Logansport Pharos-Tribune from Logansport, Indiana on May 11, 1962 · Page 5
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Logansport Pharos-Tribune from Logansport, Indiana · Page 5

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Logansport, Indiana
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Friday, May 11, 1962
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Page 5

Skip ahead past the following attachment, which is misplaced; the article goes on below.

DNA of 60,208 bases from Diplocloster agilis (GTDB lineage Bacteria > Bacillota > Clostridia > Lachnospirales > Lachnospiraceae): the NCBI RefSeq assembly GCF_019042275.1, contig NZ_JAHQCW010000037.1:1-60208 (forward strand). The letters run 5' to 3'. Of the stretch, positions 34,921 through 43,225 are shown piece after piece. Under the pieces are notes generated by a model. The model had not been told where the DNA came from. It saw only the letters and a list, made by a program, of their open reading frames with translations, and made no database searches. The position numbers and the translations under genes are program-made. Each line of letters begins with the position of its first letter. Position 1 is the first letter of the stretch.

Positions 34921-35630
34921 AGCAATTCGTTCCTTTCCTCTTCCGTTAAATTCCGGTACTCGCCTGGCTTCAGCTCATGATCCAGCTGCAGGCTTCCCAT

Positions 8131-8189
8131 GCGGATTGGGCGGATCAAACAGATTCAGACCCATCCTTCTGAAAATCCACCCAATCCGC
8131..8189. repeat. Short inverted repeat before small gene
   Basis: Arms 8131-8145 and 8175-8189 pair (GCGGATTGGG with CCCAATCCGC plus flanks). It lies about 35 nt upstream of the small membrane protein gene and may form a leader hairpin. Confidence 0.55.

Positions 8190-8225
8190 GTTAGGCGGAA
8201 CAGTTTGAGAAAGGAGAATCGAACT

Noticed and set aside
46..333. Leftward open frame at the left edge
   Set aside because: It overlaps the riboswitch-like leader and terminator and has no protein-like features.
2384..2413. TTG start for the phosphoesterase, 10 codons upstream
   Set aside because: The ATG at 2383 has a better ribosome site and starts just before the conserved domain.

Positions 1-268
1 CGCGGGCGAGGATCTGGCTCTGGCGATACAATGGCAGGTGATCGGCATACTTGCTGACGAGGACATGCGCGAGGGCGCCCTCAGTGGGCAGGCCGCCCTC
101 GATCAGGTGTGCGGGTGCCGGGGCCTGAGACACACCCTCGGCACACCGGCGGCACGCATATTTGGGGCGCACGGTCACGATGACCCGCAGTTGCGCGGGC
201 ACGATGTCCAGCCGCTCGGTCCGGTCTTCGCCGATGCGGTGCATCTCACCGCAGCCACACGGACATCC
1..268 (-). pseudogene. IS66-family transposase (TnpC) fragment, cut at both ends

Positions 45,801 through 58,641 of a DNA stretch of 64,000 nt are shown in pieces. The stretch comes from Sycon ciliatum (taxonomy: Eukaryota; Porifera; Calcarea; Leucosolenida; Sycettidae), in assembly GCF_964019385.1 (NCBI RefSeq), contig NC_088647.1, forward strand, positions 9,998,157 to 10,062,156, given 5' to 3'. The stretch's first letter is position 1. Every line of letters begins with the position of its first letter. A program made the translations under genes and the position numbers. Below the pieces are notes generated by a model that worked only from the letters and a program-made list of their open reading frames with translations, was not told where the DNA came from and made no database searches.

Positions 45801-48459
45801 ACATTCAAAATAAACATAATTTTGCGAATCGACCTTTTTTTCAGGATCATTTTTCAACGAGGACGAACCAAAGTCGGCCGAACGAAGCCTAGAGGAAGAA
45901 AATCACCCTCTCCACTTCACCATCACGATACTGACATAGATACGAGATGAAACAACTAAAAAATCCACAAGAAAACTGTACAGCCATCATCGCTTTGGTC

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FRIDAY, MAT 11,19S5 FACTS LE TV Statement Concerning the Comparative Merits of the Applicants Statement Concerning Rates and Charges (1) H & B will charge its -subscribers a non-recurring initial hook-up or connection charge of $19.95 and a monthly service charge of $5.00. (2) Subscribers will not be required to enter into a contract for service and will be free to discontinue service without further, liability as of the end of any month. (3) Potential subscribers will be offered a no-cost free trial of ten days duration upon payment of a nominal deposit which will be fully refunded if at the end of the trial period the potential subscriber determines that he does not wish to continue the service. (4) An antenna trade-in allowance will be made to all subscribers, the amount of which will depend on the true salvage value of the individual antenna. H & B deplores a ficti- 'tious high apparent "list price" for a hookup and what amounts to a discount for antennas irrespective of condition. We propose to deal honorably with the public; and will not induce then) to remove their antennas if they desire to retain them. (5) Rates will not be increased without prior approval by the City Council. Direct Benefits to Be Derived by Logansport From H & B Commuriications Corporation Community Television System In addition to the obvious benefits to be enjoyed by subscribers who will for the first time have available at nominal cost the nation's greatest diversity and the widest possible choice of television programs the City will enjoy these additional income and service benefits: (1) Income from Pole Rentals H & B offers to pay the sum of $3.25 per annum per utility pole contacted by iis distribution system. It is estimated that this will represent $13,000 per annum net income to the City. (2) Income from Franchise Tax H & B offers to pay to the city 2% of its annual gross receipts. This ia estimated to amount to $5,000 based on monthly service income from 4,000 subscribers. An additional estimated sum of $2,000 will be paid to the City in consideration of connection income from subscribers. (3) Income from Property Taxes H & B anticipates that its investment in physical plant facilities in Logansport will amount to at least $300J)00 on which, like all other business establishments, it will pay customary taxes based on assessed valuations. (4) Service to Educational Institutions All schools, public and parochial, located within the city limits will be given at least one 1 free television connection. If school authorities determine that they desire to pipe educational TV programs directly into the classrooms, H & B will install such additional outlets (without limitation as to number) at its actual cost for labor, materials, and overhead. The educational 'programs may be those originated in the community (See Exhibit 2 "Specialized Interest Program Channel") or ETV programs from channels 72 or 76 which are the Midwest Program for Airborne Television Instruction (MPATI) channels. (5) Local Payroll At toe time approximately 4,000 subscribers are served, H & B will pay out in wage s lo local residents an estimated annual sum of $43,500. (6) Otbfir Contributions to the Local Economy All supplies, physical facilities, professional services, automotive equipment, utility services, personal services, etc., will be purchased locally. Specialized electronic apparatus not manufactured, or available in the city . will of necessity be purchased from other available sources. II & B estimates that its total annual cash operating expenses will amount to $3.00 per month per subscriber. Out of svery $5.00 monthly service charge received from a subscriber the bulk of it will flow back into the local economy, the balance will go to retire the investment of $300,000 or more, for State and Federal Taxes, for depreciation and amortization reserves, and for profit to the company. H & B will do its banking locally. (7) Modernization, of Electric Power Distribution Plant As is true of many American cities the Logansport power distribution plant is in constant need of improvement and modernization insofar as its pole-line and external distribution facility is concerned. In placing its cable and amplifiers on these poles H & B must of necessity rebuild, improve, and replace many of them. This will call for new poles to replace old ones, new guys and anchors to strengthen and straighten poles, tree trimming, and general cleanup and- rearrangement of existing wires and cables to put them into top-notch condition. Prior experience in numerous similar communities leads us to believe that benefits valued at about $10,000 will thereby accrue to the city. (8) Service to Municipal Buildings H & B will furnish without charge to the city, service to any six (8) locations in t;ty buildings as designated by the city. (9) Cash Payments to TV Dealers and Service Men It is customary for H & B lo pay a commission to dealers and service men who cooperate wilh the company in gaining new subscribers to the service. We estimate that these cash benefits will total $10,000. Jerrold Offers— 1 . $50.00 hook-up charge and $5.00 monthly service 2. iNof disclosed. 3. Not offered. 4. $25.00 trade in 5. Same Jerrold Offers — 1. $3.00 par pole $12,000 annually 2. None 3. Same) 4, No service to parochial schools Special Occasional Programming Services to Be Afforded to H & B Subscribers -..i J h f, Ff T g f" e a , n ?. s ™ pe P l , the c <« nn ™'uty Antenna Industry which now serves approximately- 3 millio,. viewers through- m, -.--£,..„ ~ r v~,>»..»... a <<cici.iuu.ci uiiiuiuwji (jms program service to certain strategically located subscribers. these are special, one-time-only television programs produced solely for closed circuit TV viewers. Included have been such significant events as world championship heavy-weight boxing matches and other sports and entertainment features available only to subscribers^ cable PV systems, or to persons who pay a considerable admission charge lo view the program on a large TV screen in a theatre. As such events have become available it has.been H & B's practice to buy the program rights from the producers and to feed the programs (sometimes originating thousands of miles away) directly into the homes of many of its subscribers. H & B stands in a unique position to deliver such events to Logansport. As the largest operating cable TV company in the U.S.A. it can negotiate the most favorable prices for such rights by yirUi 8 of "group buying" for its multiple systems. Further, by virtue of its operation of a subsidiary, H & B Microwave Corporation, which engages solely in the inter-city microwave relaying of TV programs, it is often able to bring such programs to its far flung subscribers at the lowest possible cost to H & B The result of these twin factors as it applies to Logansport is the increased possibility of the frequent exhibition of such programs in the community. ^ ' When such .programs are delivered to in Logansport. its subscribers, H & B makes no extra charge therefore nor 'does it intend to do so Jerrold Offers Nothing Who is H & B? H & B Communications Corporation 1 owns and operates Community Antenna Television Systems valued at an estimated 15 million dollars. It serves 75,000 TV sets in 67,700 homes and business places in 30 cities, 12 states, plus Canadian cities. It is the largest Cable TV operating company in the nation. H & B is wholly owned by the H & B American Corporation, which is owned by more than 7000 stockholders. : H & B's operating and management personnel do not engage in any other business (such as die-casting,- hi-fi manufacturing, etc). Our associates are not in go-karts or hamburger stand venture;. lw e do one thing — we serve more Cable TV subscribers than anybody else in the nation, more than 20 times as many as the high-priced firm! Several important industrialists and bankers serve on the Board of Directors of H & B. Our financial responsibility is unquestioned. H & p really can deliver what it herewith agrees to. Logansport will be-better served with H & B since in the long run the -operation of a system is much more important to the public interest than the initial construction. Thus you have seen beyond a shadow of doubt the clearcui superiority of * he H & B Communications Corporation plan for Logansport. . . . ERI SERVIC H & B respectfully submits to the City of Logansport the following irrefutable statements of fact coupled with expert opinion concerning the qualifications of the parties to construct (as differentiated from operate) a sound, well-engineered community tele- • vision system. There follow related statements concerning operational competency. (1) The construction of the proposed cable system to serve Logansport will in all probability be completed in three to sis months, the exact time depending on unpredictable factors such as weather, faithful performances by construction contractors, delays attributable to shipping, material shortages, faulty decisions, etc. (2) All of the applicants are equally well qualified to deal with these unpredictable factors and H & B knows of its own experience that each of them has the know-how and capacity to do the job well. (3) Thereafter the cable system has a lifetime of indeterminate duration . . . perhaps 20 to 30 years. We do not know how long, but we asc^t that operating competense is by far, more important to the City than is construction know-how if .only because it counts for decai'es rather than -for days. (4) H & B fre'ely acknowledges that it is not a manufacturer of cable television equipment:, nor it is a construction contractor, though it does substantial construction on its own account. H & B stipulates that Jerrold Electronics Corporation has greater resources to construct community antenna television systems. It denies that Telesystem Services Corporation has construction capabilities equalling either its qwn or Jerrold's. (5) H &"B knows Jerrold to be the nation's largest and foremost manufacturer of cable television apparatus just as it knows that H & B Communications Corporation is the nation's largest and foremost owner and operator of community antenna television systems. (8), H & B will willingly accept Jerrold's engineering proposals for the cable system after they have been reviewed and improved by our own engineering and operating personnel. Thereupon it will submit Jerrold's engineering and construction specifications (provided that they are not so formulated as to exclude Jerrold's manufacty-ing competitors) to at least two other mnnu- turers of unquestioned integrity, experience, and competence. H & B states that if it is the desire of the City of Logansport H & B will favor Jerrold zs the construction contractor and vendor of electronic equipment, provided its prices and terms arc competitive. (7) To this end H & B proposes a novel but simple arrangement for the establishment of a professional Engineering Standards and Construction Practices Committee, comprised as follows: Three members: (1) a representative of the City, If the City desires to engage a consulting electronic engineer, H & B will pay his fee. (2) a representative of H & B; and (3) a third member acceptable to both who shall represent r , manufacturer competitive with Jerrold. This Committee will be a ssigned the task of weigliing Jerrold's specifications and engineering proposals and appropriately amending them to preclude exclusivity and to permit competitive bidding by all on uniform specifications acceptable to the Committee. The C ommittee shall also make its independent recommendations of acceptable engineering standards and construction practices. (8) The City of Logansport can thus be afforded the opportunity to "have its cake and cat it". It can have a Jerrold eiigi- ' fleered and constructed system, (if that is the City's wish or if it is the recommendation of the Engineering Committee), owned and operated by H & B. Such an outcome will be assured by the award of the franchise to H & B, provided that the Jerrold specifications .do not exclude competitive bidding and provided that its prices and terms are fair. (9) The foregoing is precisely the arrangement under which Jerrold and H & B work together. H & B recently awarded to Jerrold a construction contract for an H & B cable TV system that will serve the mammoth Vandenberg Air Force Base in California. Interestingly, in this instance the on-the-job construction supervisor is an H & B employee whose services Jerrold has temporarily contracted for to assure the best possible supervision. The personnel of this "West Coast Cape Canaveral" will soon enjoy excellent cable TV reception on'a Jerrold constructed-H & B owned and operated system. H & B won the contract to install this system on the basis of sealed competitive bids to the Air Force. Similarly, Jerrold, together with oilier manufacturers, is bidding to H & B for the construction of still other new cable television systems in a number of communities throughout the nation. (10) By awarding an exclusive franchise to any major manufacturer of community antenna television equipment, Logansport deprives itself of the advantages derived from the free play of competitive forces among all such manufacturers. The manufacturer, perforce, gives preference solely to its own equipment, to the exclusion of superior ilems of equipment available from other sources. To the contrary, H & B will carefully select the best from all sources. (11) For example, it is well known among cable television engineers that "all-band" cable television amplifiers utilizing newly .developed transistors permit the installation of a system that is relatively maintenance free and has excellent performance capabilities. H & B understands that Jerrold does not have such amplifier available for sale, though one is reported to be in development. Certain engineering designs and manufactured items from other sources may well exceed Jerrold's engineering specifications for the Logansport job. (12) Similarly, to exclusively favor a single manufacturer over an operating company will of necessity result in higher construction costs of the completed system. Jerrold's construction and manufacturing divisions ars free to sell to its proposed operating company at prices in excess of fair market values as determined in a free, competitive market place. The higher resulting capitalization of the finished system may demand and ultimately justify rate increases to service the proportionately higher investment. (13) Two examples of comparative costs must suffice: In the open market and in spite of com$>etition, Jerrold offers to H & B coaxial cable of which we annually use hundreds of thousands of feet and 'tap-offs" which we use by the th ousands. JeiTold's prices to H & B are 148% and 123% higher than competitive items of identical specifications and perfornutnce, H & B has largely discontinued purchasing such items from Jerrold, though it continues to do a large volume with Jerrold irrespective of price on other items of superior performance. By so doing, H & B subscribers and its stockholders benefit because without compromising our high standards, more of our income is retained for reinvestment in our community systems and for the improvement of our service. (14) At the present time Jerrold's total slake in the ownership of cable television systems is a solitary fifty percent interest in one such company serving Ottawa, Illinois, where it is associated with Alliance Amusement Co., of Chicago, an owner of motion picture theatres, hamburger stands, and gc-kart tracks. Alliance is also believed to own the theatres in the Indiana cities in which Jerrold has elected to apply for cable TV franchises. (15) The sole cable TV system manager in Jerrold's employee who has on occasion appeared before the Logansport City Council was, in fact, hired and trained by personnel now employed by H & B. His offices and technical facilities in Ottawa which were recently visited by members of the Council were, in point of fact, selected, leased, and in considerable degree planned by persons now employed by H & B. (16) H & B owns and operates not 50% of a single cable sy stem but 100% of 21 such systems serving 75,000 TV receivers owned by 67,800 satisfied subscribers located in 12 slates and in Canada.' (17) H & B acknowledges that in terms of corporate existence Jerrold is "the originator of the first community antenna system and has continued in a pioneering role ..." However, we add that in terms of operating personnel, the pioneers have virtually all left to work for H & B. Further, the community antenna systems which it once owned are now operated by H & B, and under its ownership have materially improved the quality and diversity of services rendered 1o the subscribers. In excess of 90% of the persons employed by Jerrold in its Community Operations Division at September 1, I860 are now employees of H & B Communications Corporation. (18) H & B asserts that as is true of any complex and rapidly changing technology, neither Jerrold, nor H & B, nor any other firm has a monopoly on expertise. All manufacturers, including Jerrold, have had their share of towers (hat have fallen down, equipment that has failed in service or did not meet performance specifications, thereby affecting thousands of homes, inefficient or careless practices by employees, antenna sites without adequate signals, etc. At this very moment thousands of dollars of Jerrold equipment which failed to meet performance re quirements is being removed by H & B from one of iis cable systems. It was but recently installed on recommendation's of Jerrold's design engineers, concurred in mistakenly by our own, and witli the assistance of their field engineers. These facts are stated not with a view to discrediting a reputable manufacturing firm but only to bring its grandiose claim of total superiority and infallibility: in line with reality. (19) On balance, H & B freely acknowledges that for all of its well intentioned errors—eE.ch of which it'seeks conscientiously to remedy — Jerrold is one of the nation's most responsible manufacturers of cable television apparatus. But we quickly add that investigation will establish that H & B's independent and lowering position among professional cable television system operators is Logansport'g best guarantee of superior engineering, construction, and operation. Only H & B can bring into Logansport the skills and resources of the entire cable television manufacturing industry, plus its own. II & B plays no favorites; it is beholden to no single manufacturer. (20) Finally, some facts must be adduced concerning Jerrold's performance as an operator of community television systems. Again, that company can lay no legitimate claim to infallibility or to consistently high standards of community performance. All of the cable television systems formerly owned by Jerrold were acquired by purchase by H & B in the fall of 1960. Included among these are some that are technically obsolete, outmoded,- and incapable of rendering the high quality of service typically rendered by modern cable television systems. Further the systems became obsolete years before Jerrold disposed of them due to that company's unwillingness to make the necessary costly improvements. H & B being confronted by essentially the same set of business circumstances has effected some, but not all, of the necessary improvements and modernizations. Recommended Provisions to Be Inserted in Logansport Community Antenna Television Franchise Engineerhig Standard and Construction Practices • Plans and specifications to be submitted before construction commences for approval by a committee of three persons comprising (1) a representative of franchisee, (2) a representative of the City of Logansport, and (3) a third person acceptable to both who is a principal competitor of franchisee's favored equipment and construction contractor. The committee to adopt standards and specifications on which competitive bids can be received by franchisee from at least two manufacturers. Service to Municipal Buildings • • Six ((i) free service connections to any locations designated by the city. Bonding : • « $10,000 surety bond which shall be automatically reduced to $5,000 five years from date of franchise unless City finds -that franchisee has not conducted its business in a manner totally satisfactory to it. Bond to protect city from any loss arising from operations of system. • $10,000 surety bond to assure timely completion of construction, Completion Dale • Construction lo start within 90 days after completion of pole arrangements and final grant of any necessary FCC microwave authorizations. To be completed witliin 180 days from date of commencement. Insurance Property damage in the amounts of $5fl,000/$400,000. Personal Injury in the amounts of $150,000/$300,000. egative Covenants and Prohibitions Shall not engage in sale or servicing of television receivers. Shall not engage in Pay-TV without City consent. Shall not sell advertising.' Jerrold Offers — To bo unilaterally determined by Jorrotd. No provision for competitive proposals. No assurances thar any but Jerrold made equipment will be used-even whore othor is better. Same $5,000 Bond Nona Not Stated $25,000/$200,000 $100,000/4200,000 Same Same Not Stated Analysis of Factors Influencing the Ability of the Applicants to Fulfill Their Commitments It is a matter of public record that in Indiana H & B has applied for cable TV 'franchises only in Logansport, Wubash, and Peru. It is likewise a matter of record that Jerrold .Electronics Corporation and Telesystems Service have filed applications in those cities and also in Lafayette, and in Marion. '» WFAM-TV, a local TV station, is licensed to and operating in Lafayette. A UHF TV channel is allocated lo Marion for which an application for a. television station construction permit was recently Pled with the FCC. H v & B asserts on the basis of information and belief that bo th WFAM-TV and the proposed Marion station will vigorously protest the construction of the Jerrold or Telesystem cable TV systems in Lafayette and Marion and will address said protests to tha Federal Communications Commission, alleging economic injury. It is further a matter of public record that upon the receipt of such protests, no matter how trivial or capricious they be it is lha current practice of the FCC to withhold and deny: the permits for the microwave system required to serve the proposed cable TV system. .'-,-•• H & B states that it is virtually assured that Jerrold will be unable to complete its construction plans for Logansport if it persists in its application for Lafayette and/or Marion. „. H ^ B . has avoided such potential connict and long-term delay by carefully avoiding the Lafayette and Marion communities. H & B submits that Jerrold-and Telesystem be required to furnish either the consent of WFAM-TV and the Marion station applicant to the proposed microwave, or failing that, that they be required to dismiss their Lafayette and Marion applications before they are accorded further consideration by the City of Logansport.